National Fisherman

The greatest threat to Japan’s whaling industry may not be the environmentalists harassing its ships or the countries demanding its abolishment, but consumers who have lost their appetite for the delicacy.
 
The amount of whale meat stockpiled for lack of buyers has nearly doubled over the last decade, even as anti-whaling protests helped drive catches to record lows. Meat equivalent to more than 2,300 minke whales is sitting in freezers while whalers still plan to catch another 1,300 per year.
 
Low demand will unlikely recover given Monday’s ruling by the International Court of Justice in The Hague that Japan should stop its research whaling in the Antarctic Ocean because it isn’t really for scientific purposes.
 
The ruling was a major victory for whaling opponents such as Australia, which argued that it is a cover for commercial hunts.
 
The stated goal of the research, which began in 1987, is to show that commercial whaling is environmentally sustainable, but a growing question is whether it is economically sustainable.
 
The government-subsidized whaling program is sinking deeper into debt and faces an imminent, costly renovation of its 27-year-old mother ship, the Nisshin Maru.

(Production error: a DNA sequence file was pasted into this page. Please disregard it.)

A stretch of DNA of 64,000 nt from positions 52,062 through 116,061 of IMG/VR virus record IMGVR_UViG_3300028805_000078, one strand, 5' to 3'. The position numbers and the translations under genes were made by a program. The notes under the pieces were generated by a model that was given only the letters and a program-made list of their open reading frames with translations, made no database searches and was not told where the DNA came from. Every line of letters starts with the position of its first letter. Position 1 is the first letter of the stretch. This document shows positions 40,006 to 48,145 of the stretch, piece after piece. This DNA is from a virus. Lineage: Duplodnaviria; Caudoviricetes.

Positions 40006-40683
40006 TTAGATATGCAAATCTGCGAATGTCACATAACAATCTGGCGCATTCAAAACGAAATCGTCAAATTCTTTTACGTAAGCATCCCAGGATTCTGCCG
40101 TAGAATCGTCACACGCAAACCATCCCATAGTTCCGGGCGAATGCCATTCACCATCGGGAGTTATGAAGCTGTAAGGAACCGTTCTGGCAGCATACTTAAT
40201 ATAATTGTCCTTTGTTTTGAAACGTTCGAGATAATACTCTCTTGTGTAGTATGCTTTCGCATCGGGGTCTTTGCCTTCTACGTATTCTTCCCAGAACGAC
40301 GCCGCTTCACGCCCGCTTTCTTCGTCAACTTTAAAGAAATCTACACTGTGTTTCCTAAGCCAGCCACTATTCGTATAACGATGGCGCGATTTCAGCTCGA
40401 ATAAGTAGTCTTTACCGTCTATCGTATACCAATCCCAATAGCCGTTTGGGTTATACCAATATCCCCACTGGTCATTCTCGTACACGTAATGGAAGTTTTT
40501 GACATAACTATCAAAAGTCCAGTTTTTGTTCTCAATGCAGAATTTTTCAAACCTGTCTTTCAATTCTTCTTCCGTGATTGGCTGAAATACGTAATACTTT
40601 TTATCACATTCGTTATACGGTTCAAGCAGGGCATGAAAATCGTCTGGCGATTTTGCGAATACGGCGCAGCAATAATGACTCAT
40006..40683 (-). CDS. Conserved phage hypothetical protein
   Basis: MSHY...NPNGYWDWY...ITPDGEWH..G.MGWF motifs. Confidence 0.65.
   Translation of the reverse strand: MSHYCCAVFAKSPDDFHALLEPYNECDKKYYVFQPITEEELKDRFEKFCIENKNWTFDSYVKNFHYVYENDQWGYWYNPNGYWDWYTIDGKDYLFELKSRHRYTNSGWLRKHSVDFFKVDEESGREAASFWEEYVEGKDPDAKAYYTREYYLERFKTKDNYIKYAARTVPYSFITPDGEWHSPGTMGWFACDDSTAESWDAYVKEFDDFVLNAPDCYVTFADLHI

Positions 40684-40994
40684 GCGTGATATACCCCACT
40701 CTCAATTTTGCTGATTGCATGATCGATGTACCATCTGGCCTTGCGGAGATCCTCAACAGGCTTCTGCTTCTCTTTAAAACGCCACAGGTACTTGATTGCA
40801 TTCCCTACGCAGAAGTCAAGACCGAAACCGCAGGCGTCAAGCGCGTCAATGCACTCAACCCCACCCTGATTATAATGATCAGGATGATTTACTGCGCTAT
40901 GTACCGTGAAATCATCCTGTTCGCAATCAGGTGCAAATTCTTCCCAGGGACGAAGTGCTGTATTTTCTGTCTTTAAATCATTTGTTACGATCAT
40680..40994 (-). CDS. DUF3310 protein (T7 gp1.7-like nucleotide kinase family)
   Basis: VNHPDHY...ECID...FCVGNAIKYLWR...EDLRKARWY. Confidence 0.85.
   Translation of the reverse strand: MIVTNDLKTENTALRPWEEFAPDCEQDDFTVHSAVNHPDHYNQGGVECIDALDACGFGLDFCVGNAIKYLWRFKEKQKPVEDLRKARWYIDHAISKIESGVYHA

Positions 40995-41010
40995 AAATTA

“A resumption of commercial whaling is not a realistic option anymore, and the goal has become a mere excuse to continue research hunts,” said Ayako Okubo, a marine science researcher at Tokai University. “The program is used for the vested interests.”
 
Read the full story at the Japan Times>>

National Fisherman Live

National Fisherman Live: 11/06/14

In this episode:

NOAA report touts 2013 landings, value increases
Panama fines GM salmon company Aquabounty
Gulf council passes Reef Fish Amendment 40
Maine elver quota cut by 2,000 pounds
Offshore mussel farm would be East Coast’s first

 

Inside the Industry

EAST SAND ISLAND, Oregon—Alexa Piggott is crawling through a dark, dusty, narrow tunnel on this 62-acre island at the mouth of the Columbia River. On the ground above her head sit thousands of seabirds. Piggott, a crew leader with Bird Research Northwest, is headed for an observation blind from which she'll be able to count them.
 
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NOAA and its fellow Natural Resource Damage Assessment trustees in the Deepwater Horizon oil spill have announced the signing of a formal Record of Decision to implement a gulf restoration plan. The 44 projects, totaling an estimated $627 million, will restore barrier islands, shorelines, dunes, underwater grasses and oyster beds.

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